I will not, actually, be too surprised if Mr. Mueller eventually finds the Trump campaign innocent of any planned conspiracy with the Russian government. It may well be that acceptance of Russian help derived from nothing more than the same ineptitude, gullibility, disorganization and impulsiveness that have characterized the first six months of this administration. Vladimir must be laughing his anatomy off.

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Interview List

Just after a recent White House press briefing, a note in bold felt pen was found left behind:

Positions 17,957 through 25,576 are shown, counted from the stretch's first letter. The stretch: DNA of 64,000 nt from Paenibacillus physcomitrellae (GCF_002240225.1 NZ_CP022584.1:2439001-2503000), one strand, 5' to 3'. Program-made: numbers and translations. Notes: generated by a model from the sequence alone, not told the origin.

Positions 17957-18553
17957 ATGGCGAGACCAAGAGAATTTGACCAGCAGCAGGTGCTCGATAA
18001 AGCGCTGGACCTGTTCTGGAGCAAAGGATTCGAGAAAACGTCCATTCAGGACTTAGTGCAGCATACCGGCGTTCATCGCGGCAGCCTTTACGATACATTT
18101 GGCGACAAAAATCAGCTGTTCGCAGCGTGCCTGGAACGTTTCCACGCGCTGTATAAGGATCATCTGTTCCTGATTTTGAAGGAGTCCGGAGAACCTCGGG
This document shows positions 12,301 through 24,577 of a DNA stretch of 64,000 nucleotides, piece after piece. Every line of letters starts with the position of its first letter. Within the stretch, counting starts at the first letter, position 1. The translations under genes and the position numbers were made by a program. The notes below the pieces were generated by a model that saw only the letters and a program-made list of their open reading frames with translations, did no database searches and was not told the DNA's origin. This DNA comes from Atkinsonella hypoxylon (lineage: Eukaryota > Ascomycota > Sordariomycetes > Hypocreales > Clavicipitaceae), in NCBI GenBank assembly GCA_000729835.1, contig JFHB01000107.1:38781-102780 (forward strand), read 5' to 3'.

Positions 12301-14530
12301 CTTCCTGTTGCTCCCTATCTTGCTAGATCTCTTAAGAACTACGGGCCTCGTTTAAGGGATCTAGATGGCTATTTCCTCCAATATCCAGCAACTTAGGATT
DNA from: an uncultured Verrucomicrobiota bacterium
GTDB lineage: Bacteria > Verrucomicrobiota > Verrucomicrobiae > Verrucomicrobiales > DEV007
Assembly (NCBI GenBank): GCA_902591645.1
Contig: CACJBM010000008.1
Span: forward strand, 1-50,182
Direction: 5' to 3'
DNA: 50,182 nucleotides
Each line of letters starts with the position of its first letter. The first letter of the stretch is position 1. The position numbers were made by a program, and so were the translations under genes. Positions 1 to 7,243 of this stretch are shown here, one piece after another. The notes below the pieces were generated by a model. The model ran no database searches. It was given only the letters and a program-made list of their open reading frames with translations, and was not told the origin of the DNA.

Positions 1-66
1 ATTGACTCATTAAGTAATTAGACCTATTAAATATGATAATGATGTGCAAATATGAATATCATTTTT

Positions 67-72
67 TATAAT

Things to ask job applicant

1. Could you ever bring yourself to investigate me?
2. Who do you think is the best U.S. president ever?
3. Why do you think rich people are rich?
4. Why do you think poor people are poor?
5. What do bad people look like?
6. Who are the good people?
7. What news station do you watch?
8. What news station would you never watch?
9. Do you like Andrew Jackson?
10. Would you mind taking orders from Jared Kushner?